A paranormal reality TV show changed my life. This is a bold statement coming from a girl who never watches TV, who gets her news from NPR, and who, at the time, was living in the Middle East as an ambassador’s wife. Life transformation occurs in magical, unexpected ways. Mine happened at the intersection of […]
I was once married to a Nobel Peace prize co-laureate. I’ve lived and traveled abroad as a diplomat’s wife. I’ve exchange greetings with queens, first ladies of foreign countries, and foreign ministers. In Nairobi, I dined with a world famous economist. Before 9/11, I interviewed and, on one occasion, dined with individuals associated with the Taleban.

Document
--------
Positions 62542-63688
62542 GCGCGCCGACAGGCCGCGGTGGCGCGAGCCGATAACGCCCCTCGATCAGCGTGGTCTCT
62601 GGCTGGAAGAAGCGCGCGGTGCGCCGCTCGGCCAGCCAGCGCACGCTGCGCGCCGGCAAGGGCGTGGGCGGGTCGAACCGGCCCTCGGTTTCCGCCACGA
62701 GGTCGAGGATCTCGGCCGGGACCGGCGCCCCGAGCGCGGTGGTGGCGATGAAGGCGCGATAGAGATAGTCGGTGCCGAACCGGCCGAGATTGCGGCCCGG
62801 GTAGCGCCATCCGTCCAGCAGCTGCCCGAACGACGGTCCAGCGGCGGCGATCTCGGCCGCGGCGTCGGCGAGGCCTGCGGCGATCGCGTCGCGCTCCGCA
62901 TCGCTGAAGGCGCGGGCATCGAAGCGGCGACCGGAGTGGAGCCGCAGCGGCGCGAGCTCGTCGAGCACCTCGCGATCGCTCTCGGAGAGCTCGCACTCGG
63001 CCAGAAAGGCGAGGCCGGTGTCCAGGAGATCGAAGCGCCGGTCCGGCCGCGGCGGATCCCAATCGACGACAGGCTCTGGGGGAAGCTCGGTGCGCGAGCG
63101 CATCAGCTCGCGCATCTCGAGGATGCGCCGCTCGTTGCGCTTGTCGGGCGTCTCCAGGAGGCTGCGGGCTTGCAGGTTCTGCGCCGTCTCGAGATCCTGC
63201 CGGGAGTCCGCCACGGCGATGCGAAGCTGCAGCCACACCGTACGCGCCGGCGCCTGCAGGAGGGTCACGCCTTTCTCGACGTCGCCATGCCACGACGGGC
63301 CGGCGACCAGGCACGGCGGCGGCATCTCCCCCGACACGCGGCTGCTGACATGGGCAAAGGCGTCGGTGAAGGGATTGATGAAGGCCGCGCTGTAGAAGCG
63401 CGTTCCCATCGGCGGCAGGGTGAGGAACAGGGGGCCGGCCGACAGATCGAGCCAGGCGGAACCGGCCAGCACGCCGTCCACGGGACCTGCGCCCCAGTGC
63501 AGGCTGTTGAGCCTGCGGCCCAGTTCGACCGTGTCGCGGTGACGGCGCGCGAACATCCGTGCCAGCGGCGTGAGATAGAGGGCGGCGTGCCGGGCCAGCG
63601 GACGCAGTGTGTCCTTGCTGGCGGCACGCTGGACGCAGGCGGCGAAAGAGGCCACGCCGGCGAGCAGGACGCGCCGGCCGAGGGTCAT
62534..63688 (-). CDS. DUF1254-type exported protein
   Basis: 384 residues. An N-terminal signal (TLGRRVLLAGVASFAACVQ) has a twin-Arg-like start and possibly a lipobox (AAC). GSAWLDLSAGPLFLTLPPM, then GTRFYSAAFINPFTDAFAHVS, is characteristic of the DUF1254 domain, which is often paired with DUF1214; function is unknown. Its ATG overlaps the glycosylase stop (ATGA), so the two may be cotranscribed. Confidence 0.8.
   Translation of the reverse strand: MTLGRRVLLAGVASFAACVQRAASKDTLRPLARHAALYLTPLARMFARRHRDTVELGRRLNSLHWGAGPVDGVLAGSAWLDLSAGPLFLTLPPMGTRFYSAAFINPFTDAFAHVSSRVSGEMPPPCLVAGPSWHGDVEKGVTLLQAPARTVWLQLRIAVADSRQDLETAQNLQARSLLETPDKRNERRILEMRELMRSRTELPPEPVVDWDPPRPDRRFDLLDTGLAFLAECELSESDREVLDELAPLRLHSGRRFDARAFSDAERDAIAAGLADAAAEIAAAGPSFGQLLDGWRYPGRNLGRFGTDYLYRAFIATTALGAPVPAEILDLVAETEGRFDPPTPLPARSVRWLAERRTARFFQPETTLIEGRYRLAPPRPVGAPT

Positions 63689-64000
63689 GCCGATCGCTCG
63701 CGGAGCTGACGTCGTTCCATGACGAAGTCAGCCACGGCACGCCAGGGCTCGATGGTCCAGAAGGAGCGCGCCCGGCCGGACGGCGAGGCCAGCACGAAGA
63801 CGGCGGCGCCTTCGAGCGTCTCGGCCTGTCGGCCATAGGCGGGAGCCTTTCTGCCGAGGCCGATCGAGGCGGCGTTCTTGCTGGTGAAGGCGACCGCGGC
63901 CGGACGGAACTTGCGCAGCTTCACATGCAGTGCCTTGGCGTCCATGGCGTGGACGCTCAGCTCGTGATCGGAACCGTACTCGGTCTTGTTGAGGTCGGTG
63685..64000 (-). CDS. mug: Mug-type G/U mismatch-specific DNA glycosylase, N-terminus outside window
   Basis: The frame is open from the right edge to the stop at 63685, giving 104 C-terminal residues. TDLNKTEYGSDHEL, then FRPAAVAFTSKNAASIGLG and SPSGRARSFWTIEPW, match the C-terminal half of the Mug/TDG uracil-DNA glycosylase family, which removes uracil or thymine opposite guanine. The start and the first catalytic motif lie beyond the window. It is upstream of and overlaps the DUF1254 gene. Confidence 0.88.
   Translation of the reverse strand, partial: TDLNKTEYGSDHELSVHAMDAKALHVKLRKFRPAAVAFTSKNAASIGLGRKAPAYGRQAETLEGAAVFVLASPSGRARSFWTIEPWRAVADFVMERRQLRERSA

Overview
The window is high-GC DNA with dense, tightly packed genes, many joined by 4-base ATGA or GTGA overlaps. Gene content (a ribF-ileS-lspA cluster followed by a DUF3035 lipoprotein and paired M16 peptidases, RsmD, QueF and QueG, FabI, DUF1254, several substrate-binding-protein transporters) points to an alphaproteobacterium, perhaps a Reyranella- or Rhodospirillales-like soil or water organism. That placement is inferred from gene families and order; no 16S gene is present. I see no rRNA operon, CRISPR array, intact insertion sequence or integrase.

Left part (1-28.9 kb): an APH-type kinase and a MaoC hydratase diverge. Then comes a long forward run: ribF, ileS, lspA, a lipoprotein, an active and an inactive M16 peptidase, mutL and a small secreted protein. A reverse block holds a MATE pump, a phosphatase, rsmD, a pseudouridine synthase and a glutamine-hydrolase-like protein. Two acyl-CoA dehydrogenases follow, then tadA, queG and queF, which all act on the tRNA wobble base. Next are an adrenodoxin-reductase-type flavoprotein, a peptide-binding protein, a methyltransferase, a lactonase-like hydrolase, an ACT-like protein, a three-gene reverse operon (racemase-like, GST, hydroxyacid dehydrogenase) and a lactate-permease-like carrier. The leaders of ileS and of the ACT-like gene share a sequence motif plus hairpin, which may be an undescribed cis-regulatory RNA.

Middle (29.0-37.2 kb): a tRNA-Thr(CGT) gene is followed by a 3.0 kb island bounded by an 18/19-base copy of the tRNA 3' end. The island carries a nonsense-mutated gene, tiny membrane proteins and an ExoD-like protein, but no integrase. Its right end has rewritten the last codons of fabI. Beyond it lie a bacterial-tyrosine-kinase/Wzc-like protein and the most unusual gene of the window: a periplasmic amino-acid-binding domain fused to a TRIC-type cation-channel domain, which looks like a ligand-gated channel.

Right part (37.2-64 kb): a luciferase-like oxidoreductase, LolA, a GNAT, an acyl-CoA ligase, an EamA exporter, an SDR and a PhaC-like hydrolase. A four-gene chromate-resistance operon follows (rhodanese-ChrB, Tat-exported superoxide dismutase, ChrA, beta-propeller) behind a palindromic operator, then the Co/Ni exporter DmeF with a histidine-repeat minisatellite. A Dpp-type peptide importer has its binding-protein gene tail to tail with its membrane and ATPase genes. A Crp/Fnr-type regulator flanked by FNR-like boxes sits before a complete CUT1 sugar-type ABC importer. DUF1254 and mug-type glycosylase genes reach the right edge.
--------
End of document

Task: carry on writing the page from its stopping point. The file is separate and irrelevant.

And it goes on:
Ghost hunting gave my American identity back to me, in a way. For the first time in almost two decades, this Muslim girl started interacting with down home folks, with (gasp!) Republicans and even (double-gasp!) Tea Partyers. Ghost Hunters, the SyFy show, unveiled more than ghosts – it allowed me to rediscover the America within myself.
The term, the idea, the concept of ghost hunting is now a social identity marker, and one that carries a great deal of cultural significance.